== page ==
The Wine Spectator for December 15 reported that at Christie’s inaugural wine auction in Los Angeles on September 28, an anonymous telephone bidder paid $290,000 for a case of Chateau Mouton-Rothschild 1945 and capped that by paying $345,000 for a case of six magnums of the same wine. Talk about cornering the market. Ha-ha, that’s not the point of course, the point is that this gentleman paid $635,000 for two cases of wine. That’s an average of $26,458 for a standard 750-milliliter bottle.

Will he pop the cork on a few with the Christmas standing rib roast and Yorkshire pudding? mouton_01.jpg
Ha-ha, well, that’s not the point either, is it, because one does pay one’s money and one does take one’s choice, doesn’t one, and if Mr. Anonymous Telephone Bidder wants to pour his Mouton ’45 at the next office party, he has every right to do so, though some of us would spurn to cast pearls before swine. I vividly remember attending a party, in a small town in the Mississippi Delta, about 10 years ago, at which a young doctor was pouring magnums of Chateau Margaux 1981 as house wine, and people were lining up for it, glasses raised, saying things like “Damn good shit, whaddya say this was again?” And my reaction was to bloody the keyboard on his grand piano and kick off a couple of ivories, but that’s another story.
Anyway, what is Mr. Anonymous Telephone Bidder getting for his $635,000? Twelve bottles and six magnums of the wine that Robert M. Parker Jr. , in the fourth edition of Bordeaux: A Consumer’s Guide to the World’s Finest Wines (Simon & Schuster, 2003), calls “truly one of the immortal wines of the century” and asks the (seeming rhetorical) question: “Will it last another 50 years?”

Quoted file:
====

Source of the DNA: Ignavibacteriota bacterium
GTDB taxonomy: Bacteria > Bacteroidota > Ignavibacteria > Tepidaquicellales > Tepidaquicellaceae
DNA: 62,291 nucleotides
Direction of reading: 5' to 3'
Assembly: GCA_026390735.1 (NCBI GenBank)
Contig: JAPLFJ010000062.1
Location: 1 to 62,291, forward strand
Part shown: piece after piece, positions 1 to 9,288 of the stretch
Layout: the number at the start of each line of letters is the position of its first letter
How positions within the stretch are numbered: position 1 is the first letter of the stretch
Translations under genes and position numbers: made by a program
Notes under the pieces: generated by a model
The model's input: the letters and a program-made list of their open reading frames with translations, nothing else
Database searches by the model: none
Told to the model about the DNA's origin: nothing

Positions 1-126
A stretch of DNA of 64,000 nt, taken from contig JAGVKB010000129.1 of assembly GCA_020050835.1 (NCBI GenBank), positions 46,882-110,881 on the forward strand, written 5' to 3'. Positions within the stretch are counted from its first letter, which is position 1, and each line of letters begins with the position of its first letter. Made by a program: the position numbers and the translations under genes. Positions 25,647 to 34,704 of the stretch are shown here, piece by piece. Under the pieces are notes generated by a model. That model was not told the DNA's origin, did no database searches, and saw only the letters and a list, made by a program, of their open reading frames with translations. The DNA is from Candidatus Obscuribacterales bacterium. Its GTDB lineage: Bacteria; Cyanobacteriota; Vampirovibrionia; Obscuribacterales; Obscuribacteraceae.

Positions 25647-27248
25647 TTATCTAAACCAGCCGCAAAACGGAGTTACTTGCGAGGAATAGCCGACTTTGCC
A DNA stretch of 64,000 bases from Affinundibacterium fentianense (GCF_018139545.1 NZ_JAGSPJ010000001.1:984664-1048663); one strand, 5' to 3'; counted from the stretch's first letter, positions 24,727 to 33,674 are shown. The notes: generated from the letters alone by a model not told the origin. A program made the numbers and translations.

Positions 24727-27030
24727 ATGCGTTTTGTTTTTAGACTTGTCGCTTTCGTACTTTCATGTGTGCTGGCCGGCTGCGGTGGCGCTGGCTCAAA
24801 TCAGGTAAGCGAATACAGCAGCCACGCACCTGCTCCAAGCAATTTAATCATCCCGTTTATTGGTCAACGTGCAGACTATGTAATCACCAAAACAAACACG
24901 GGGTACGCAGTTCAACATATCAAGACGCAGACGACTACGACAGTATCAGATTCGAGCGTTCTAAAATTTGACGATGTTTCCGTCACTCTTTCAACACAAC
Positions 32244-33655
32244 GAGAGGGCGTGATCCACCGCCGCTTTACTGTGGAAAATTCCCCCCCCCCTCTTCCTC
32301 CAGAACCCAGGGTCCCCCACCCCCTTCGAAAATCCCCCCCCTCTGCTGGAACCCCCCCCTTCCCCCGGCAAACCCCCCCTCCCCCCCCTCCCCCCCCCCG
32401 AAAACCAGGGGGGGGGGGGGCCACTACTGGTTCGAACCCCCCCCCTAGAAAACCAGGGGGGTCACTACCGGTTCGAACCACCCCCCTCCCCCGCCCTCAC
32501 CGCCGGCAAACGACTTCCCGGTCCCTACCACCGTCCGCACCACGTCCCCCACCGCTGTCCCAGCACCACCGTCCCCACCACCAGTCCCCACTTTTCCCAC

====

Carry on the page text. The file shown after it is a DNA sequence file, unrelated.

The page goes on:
Michael Broadbent, in Vintage Wine: Fifty Years of Tasting Three Centuries of Wines (Harcourt, 2002). describes Mouton ’45 as “immediately recognisable, complex, endlessly fascinating, unforgettable … inimitable, incomparable … Seemingly tireless — indeed another half century anticipated.”

No need to go on; Mouton ’45 is obviously one of the best and most long-lived wines made not merely in Bordeaux or France but in the world. Its reputation is not hurt by the fact that Bordeaux suffered from mediocre vintages throughout the 1930s and into the war-torn 1940s, but that the year of the end of World War II was the triumphant 1945. That was also the first vintage for which Baron Philippe de Rothschild commissioned an artist-designed label for the wine, a tradition that continues today.

Rarity is also a factor. Mouton made about 12,645 cases of the 1945 and 2,091 magnums. After 60 years, how much could be left? Broadbent and Parker themselves must had consumed a goodly portion.

So history, heritage, rarity and supreme quality make Mouton ’45 perhaps the most sought-after wine for the world’s collectors.

But, you know, for $26,458 you could buy, well, what? One hundred, even 200 bottles of very fine wine indeed, getting your cellar off to a splendid start. A pretty damned stunning diamond bracelet. Half-interest in a Hummer. On the other hand, in many parts of the United States, $635,000 barely buys a decent house. On the other hand, again, $635,000 would probably feed and house and buy medical supplies and build a school and pay the teachers for the population of a village in Darfur for several generations, if there are any villages left in Darfur.

Again, what’s the point of all this?

I want a glass of that wine!

Sorry.